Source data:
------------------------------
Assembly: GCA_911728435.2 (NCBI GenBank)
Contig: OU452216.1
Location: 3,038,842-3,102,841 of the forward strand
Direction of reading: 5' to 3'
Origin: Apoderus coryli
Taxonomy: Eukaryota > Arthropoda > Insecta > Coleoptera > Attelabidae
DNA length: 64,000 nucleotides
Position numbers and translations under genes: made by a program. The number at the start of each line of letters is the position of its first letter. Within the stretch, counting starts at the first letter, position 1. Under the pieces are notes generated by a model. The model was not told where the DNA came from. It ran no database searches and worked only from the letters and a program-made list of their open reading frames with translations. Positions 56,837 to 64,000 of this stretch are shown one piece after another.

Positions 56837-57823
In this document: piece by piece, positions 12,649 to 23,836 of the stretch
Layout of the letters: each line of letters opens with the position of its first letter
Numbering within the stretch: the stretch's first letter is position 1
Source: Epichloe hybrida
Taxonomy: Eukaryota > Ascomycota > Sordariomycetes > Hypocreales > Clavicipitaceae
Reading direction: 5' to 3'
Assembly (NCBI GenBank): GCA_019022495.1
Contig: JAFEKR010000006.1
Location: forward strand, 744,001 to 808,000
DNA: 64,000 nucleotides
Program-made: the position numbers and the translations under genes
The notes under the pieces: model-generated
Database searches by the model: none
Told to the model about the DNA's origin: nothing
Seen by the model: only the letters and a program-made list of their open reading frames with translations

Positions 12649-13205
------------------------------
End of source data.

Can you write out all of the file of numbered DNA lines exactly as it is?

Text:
Assembly: GCA_911728435.2 (NCBI GenBank)
Contig: OU452216.1
Location: 3,038,842-3,102,841 of the forward strand
Direction of reading: 5' to 3'
Origin: Apoderus coryli
Taxonomy: Eukaryota > Arthropoda > Insecta > Coleoptera > Attelabidae
DNA length: 64,000 nucleotides
Position numbers and translations under genes: made by a program. The number at the start of each line of letters is the position of its first letter. Within the stretch, counting starts at the first letter, position 1. Under the pieces are notes generated by a model. The model was not told where the DNA came from. It ran no database searches and worked only from the letters and a program-made list of their open reading frames with translations. Positions 56,837 to 64,000 of this stretch are shown one piece after another.

Positions 56837-57823
In this document: piece by piece, positions 12,649 to 23,836 of the stretch
Layout of the letters: each line of letters opens with the position of its first letter
Numbering within the stretch: the stretch's first letter is position 1
Source: Epichloe hybrida
Taxonomy: Eukaryota > Ascomycota > Sordariomycetes > Hypocreales > Clavicipitaceae
Reading direction: 5' to 3'
Assembly (NCBI GenBank): GCA_019022495.1
Contig: JAFEKR010000006.1
Location: forward strand, 744,001 to 808,000
DNA: 64,000 nucleotides
Program-made: the position numbers and the translations under genes
The notes under the pieces: model-generated
Database searches by the model: none
Told to the model about the DNA's origin: nothing
Seen by the model: only the letters and a program-made list of their open reading frames with translations

Positions 12649-13205